5) Form your buying team
The main professional on your buying team will be a Realtor. However, it’s best that you contact other professionals such as a real estate lawyer, mortgage broker, contractor, insurance specialist, home inspector etc. to have every angle of the buying process covered. That way, you will be able to review contracts, get financing, renovation estimate, insurance cost and inspect the property in a timely manner. Having to form your team before hand will give you an advantage when you get into a bidding war (I don’t normally recommend getting in a bidding war, but it doesn’t hurt to be prepared.)
6) Shop around
Since it’s an investment property, you have to be confident that you can rent it out easily so that you’ll lower your vacancy risk. If you are not confident about the potential of the property, then move on. My view is that it’s better to lose an opportunity than to lose your own investment capital.
7) Maintenance proof your property
When you purchase the property, you should have had a home inspection done. Make sure that you (or the seller, which I preferred) fix all the major issues and take preventative measures to prevent future issues from occurring. If you do that, you’ll get a lot fewer service calls from your tenants in the future.
8) Make your property energy efficient
If you are paying partial or all the utilities, it’s best to make sure that your property is energy efficient. I upgraded all the light bulbs the energy efficient LED light bulbs in my rental property so that I save money on the utility bills and rarely have to change it as they last for about 10 years. Lower cost means high profit.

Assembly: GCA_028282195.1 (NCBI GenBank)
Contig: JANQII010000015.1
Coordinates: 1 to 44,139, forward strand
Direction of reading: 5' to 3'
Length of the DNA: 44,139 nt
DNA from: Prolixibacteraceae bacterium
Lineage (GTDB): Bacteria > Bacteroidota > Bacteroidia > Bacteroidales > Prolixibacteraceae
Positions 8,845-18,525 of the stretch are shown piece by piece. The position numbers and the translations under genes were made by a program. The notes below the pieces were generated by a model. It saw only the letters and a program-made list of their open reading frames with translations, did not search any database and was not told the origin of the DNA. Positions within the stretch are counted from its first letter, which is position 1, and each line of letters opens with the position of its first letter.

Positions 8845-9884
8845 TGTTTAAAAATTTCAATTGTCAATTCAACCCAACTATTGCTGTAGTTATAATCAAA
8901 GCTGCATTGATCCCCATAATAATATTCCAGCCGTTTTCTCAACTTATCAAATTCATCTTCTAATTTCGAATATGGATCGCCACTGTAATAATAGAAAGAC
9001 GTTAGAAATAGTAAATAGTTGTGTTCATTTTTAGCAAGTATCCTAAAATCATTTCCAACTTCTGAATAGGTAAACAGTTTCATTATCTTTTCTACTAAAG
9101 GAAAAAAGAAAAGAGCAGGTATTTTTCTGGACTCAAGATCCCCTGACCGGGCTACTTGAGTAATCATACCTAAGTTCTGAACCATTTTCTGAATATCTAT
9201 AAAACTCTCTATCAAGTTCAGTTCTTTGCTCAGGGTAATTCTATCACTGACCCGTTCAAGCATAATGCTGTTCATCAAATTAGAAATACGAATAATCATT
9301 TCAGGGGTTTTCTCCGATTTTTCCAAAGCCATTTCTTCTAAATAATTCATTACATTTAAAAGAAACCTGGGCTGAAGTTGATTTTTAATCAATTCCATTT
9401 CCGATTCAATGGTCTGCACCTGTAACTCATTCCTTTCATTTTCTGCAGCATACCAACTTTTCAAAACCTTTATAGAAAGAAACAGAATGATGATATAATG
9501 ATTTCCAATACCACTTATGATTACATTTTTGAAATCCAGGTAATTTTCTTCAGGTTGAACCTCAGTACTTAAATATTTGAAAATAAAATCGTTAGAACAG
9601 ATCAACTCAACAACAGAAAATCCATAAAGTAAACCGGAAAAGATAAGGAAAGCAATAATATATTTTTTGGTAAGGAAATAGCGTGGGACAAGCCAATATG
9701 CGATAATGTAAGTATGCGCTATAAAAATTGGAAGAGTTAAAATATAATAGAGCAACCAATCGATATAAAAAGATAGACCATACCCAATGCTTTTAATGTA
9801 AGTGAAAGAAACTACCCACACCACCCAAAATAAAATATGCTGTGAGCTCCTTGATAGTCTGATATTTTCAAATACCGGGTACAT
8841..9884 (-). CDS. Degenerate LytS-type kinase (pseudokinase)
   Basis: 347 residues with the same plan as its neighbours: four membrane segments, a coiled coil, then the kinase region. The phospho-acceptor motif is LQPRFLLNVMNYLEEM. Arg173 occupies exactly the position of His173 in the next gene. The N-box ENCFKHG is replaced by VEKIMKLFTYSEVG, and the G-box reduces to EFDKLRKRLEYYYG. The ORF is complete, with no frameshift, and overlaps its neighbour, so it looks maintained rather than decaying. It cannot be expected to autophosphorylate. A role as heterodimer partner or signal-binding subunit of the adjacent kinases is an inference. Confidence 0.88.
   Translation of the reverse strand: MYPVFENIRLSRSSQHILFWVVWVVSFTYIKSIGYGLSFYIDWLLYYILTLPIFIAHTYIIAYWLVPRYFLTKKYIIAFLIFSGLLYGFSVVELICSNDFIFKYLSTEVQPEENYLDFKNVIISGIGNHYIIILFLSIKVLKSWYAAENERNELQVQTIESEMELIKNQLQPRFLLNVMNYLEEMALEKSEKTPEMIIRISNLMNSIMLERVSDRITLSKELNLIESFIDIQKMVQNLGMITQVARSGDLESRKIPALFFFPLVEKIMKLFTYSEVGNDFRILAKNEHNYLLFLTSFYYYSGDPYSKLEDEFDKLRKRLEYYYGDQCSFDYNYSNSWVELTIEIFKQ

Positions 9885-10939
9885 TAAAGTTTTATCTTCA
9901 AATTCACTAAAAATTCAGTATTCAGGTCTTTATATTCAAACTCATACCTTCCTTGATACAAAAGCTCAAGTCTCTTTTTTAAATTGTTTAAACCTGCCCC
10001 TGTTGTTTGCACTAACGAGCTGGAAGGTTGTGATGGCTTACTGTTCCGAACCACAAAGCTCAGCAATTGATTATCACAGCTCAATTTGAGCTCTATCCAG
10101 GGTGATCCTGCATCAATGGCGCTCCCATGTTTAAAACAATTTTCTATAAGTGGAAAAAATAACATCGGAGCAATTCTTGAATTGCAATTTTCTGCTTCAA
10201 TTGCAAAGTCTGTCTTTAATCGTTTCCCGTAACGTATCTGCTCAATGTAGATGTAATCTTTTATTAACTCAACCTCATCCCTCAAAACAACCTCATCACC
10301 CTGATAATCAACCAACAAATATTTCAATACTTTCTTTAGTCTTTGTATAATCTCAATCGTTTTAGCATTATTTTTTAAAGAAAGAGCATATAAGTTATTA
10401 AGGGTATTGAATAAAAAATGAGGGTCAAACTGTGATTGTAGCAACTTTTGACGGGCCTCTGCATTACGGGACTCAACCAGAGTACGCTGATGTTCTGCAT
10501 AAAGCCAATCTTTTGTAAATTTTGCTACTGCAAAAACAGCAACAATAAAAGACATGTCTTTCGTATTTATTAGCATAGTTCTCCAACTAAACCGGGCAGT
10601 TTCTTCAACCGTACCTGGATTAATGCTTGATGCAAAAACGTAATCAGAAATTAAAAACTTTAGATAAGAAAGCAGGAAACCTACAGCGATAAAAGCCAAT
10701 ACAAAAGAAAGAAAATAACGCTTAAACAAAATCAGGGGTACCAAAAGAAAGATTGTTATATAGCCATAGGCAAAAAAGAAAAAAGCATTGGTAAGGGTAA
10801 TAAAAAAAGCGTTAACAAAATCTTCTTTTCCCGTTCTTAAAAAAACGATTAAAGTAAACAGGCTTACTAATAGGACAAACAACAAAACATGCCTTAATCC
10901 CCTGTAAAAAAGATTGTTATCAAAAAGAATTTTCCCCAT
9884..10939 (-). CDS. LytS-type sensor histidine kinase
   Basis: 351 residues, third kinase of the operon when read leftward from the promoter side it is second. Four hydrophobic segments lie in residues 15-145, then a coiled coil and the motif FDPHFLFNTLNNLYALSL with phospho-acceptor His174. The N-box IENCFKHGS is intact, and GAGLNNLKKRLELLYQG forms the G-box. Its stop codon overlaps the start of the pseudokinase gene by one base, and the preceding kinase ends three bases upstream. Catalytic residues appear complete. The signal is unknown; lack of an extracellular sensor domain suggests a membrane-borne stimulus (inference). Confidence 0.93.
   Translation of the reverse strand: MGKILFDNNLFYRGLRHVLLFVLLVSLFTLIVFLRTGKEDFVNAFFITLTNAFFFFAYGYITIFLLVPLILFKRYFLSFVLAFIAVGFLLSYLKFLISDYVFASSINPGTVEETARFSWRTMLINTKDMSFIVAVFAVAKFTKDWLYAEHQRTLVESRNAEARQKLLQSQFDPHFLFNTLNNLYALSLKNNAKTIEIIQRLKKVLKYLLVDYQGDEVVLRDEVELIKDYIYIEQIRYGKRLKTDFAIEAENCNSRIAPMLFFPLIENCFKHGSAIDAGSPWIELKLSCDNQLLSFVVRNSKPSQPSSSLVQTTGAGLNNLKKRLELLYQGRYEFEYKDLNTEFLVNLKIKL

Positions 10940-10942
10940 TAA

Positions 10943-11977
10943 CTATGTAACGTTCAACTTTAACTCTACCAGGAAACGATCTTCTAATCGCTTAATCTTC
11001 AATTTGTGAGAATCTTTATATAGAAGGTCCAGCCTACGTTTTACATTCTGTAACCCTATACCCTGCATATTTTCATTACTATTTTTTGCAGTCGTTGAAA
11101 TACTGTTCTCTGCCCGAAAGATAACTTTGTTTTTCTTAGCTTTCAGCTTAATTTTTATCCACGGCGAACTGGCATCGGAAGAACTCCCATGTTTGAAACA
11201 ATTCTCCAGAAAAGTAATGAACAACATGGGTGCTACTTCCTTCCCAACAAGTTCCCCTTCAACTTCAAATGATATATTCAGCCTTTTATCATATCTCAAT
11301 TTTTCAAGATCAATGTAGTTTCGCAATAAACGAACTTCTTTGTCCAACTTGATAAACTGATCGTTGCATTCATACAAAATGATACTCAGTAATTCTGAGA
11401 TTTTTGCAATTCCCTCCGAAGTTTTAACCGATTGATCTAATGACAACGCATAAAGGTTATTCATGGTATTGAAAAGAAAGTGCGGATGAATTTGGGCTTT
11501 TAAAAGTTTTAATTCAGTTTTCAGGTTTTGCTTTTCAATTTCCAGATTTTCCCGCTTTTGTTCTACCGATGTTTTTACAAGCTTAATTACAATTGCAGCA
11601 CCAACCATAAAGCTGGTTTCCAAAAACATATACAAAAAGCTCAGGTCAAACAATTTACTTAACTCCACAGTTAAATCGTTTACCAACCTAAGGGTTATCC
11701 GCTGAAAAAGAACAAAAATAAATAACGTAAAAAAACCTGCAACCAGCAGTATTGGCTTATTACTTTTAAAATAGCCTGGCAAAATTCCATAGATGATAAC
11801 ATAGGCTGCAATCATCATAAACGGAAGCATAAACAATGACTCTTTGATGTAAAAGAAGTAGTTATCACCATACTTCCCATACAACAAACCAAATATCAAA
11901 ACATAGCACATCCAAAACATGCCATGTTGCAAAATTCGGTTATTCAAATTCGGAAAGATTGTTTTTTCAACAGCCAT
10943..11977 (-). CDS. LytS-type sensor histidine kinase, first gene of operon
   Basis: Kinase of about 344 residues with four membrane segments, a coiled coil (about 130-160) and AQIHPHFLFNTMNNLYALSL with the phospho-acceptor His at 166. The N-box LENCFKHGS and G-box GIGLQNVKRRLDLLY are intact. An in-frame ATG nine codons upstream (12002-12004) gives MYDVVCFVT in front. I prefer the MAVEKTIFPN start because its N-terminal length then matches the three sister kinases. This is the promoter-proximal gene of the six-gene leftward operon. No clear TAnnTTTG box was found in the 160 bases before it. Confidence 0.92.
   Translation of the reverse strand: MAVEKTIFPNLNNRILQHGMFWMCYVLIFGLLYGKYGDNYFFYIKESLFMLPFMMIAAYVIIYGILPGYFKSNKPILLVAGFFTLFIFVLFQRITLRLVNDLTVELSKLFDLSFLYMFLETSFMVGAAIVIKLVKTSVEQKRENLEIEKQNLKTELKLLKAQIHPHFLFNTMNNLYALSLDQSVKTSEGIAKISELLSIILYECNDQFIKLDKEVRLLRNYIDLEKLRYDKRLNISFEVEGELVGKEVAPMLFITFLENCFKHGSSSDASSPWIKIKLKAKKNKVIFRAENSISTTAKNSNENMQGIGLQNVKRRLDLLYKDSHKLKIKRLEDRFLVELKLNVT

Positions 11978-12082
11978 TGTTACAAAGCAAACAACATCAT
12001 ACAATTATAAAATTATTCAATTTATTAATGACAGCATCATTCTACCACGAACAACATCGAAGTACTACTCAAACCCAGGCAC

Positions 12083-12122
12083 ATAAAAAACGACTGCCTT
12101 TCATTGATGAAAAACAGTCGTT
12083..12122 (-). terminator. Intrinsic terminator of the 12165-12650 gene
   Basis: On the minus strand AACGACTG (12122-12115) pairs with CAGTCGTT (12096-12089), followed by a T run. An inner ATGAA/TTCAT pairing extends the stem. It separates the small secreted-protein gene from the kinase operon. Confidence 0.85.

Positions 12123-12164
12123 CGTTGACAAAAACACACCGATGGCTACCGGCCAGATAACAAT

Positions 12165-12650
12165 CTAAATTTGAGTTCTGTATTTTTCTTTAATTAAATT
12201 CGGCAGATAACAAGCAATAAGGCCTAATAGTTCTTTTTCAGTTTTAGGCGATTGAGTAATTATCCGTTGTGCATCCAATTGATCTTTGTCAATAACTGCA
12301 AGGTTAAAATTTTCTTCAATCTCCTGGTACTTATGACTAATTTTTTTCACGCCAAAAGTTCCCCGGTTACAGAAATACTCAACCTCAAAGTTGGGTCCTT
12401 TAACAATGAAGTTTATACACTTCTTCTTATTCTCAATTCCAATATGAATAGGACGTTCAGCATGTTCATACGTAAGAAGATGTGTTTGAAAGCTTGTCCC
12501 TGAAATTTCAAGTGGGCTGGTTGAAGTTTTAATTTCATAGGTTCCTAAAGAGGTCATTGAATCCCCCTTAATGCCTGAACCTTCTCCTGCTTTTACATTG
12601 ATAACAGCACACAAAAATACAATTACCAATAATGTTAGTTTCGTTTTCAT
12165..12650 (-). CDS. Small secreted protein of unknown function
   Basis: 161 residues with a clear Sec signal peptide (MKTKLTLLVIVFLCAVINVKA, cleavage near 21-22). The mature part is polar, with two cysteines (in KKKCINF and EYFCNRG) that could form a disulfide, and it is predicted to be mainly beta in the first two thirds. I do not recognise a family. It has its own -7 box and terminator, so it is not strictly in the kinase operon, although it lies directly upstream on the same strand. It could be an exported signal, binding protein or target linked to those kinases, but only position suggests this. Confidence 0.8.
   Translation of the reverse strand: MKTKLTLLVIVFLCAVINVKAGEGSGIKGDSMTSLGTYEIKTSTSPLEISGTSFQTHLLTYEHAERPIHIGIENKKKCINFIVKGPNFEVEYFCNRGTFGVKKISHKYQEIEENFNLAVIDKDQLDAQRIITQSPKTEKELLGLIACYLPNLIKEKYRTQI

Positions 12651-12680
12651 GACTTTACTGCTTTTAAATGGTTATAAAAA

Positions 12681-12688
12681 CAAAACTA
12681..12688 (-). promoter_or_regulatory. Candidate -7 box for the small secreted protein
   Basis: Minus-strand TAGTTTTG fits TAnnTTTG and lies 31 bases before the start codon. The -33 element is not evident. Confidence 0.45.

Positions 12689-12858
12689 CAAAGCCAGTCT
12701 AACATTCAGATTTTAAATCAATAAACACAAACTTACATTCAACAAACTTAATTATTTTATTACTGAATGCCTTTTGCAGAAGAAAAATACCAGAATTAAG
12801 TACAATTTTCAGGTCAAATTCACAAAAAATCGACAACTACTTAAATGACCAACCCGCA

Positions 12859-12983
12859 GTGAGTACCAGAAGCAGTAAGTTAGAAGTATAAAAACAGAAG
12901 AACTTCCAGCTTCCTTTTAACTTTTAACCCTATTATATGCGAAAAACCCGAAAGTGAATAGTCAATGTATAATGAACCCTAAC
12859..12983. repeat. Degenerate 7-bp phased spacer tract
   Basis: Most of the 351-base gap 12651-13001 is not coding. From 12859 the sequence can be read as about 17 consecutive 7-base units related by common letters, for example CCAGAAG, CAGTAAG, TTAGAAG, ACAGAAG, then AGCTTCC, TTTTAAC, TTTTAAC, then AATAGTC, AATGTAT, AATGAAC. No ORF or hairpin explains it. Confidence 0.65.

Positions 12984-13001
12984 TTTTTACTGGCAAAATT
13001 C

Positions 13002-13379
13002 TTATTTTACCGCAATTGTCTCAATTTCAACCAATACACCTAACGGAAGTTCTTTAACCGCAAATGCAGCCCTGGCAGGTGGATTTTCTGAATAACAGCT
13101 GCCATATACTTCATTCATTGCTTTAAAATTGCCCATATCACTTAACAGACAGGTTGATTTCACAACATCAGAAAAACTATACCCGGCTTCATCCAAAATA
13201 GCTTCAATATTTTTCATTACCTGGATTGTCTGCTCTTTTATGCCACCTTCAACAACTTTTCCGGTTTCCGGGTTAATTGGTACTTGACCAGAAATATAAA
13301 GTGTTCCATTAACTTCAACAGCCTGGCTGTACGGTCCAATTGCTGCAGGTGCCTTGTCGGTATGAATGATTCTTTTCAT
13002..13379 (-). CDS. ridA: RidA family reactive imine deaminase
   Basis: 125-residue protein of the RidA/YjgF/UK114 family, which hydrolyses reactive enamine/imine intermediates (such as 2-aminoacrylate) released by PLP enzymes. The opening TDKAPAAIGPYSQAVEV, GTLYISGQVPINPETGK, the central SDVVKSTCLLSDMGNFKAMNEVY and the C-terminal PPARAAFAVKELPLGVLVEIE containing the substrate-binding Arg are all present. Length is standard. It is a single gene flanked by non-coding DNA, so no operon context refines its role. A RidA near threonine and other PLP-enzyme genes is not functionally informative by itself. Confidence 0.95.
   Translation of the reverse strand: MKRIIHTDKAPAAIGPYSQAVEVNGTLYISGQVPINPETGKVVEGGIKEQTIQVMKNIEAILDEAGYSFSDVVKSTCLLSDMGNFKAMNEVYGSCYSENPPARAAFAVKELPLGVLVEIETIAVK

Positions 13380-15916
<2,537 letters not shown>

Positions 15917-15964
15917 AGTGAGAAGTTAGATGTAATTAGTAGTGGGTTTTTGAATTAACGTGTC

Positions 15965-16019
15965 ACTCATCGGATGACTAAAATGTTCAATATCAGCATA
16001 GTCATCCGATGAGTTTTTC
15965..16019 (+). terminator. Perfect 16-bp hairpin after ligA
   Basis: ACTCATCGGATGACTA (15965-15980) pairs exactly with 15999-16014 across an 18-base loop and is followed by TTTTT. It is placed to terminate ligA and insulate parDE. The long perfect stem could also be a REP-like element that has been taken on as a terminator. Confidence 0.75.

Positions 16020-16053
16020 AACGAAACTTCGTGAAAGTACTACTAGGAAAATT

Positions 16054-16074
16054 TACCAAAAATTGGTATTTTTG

9) Know the Residential Tenancy Act
When you are the landlord, you must have knowledge of the important rules in this act. Rules such as rent increases, termination notices, tenant screening etc are vital to your rental business. By knowing this, you’ll mitigate your risk of major financial loss and sometimes, criminal prosecution.
10) Beware of the professional tenants
These are the leeches of our society. They don’t want to pay you rent and live for free in your house and you want to avoid these tenants. Just read this Toronto Star article and you’ll know why I dread them so much as a landlord
11) Set up your process
If you set up a process to advertise your property (I only use kijiji and it’s sufficient for me), screen your tenant, manage your leases, rental payments and bills, you’ll spend less time to run your business. After year two, it’s just wash and rinse (take my word on that).
12) Enjoy the reward
When you work hard to build an income generating property, reward yourself at least once a year. There is nothing wrong with a little celebration. This will motivate you to find more opportunities to make extra money.
If you find it useful (or ineffective), let me know by providing your comments below.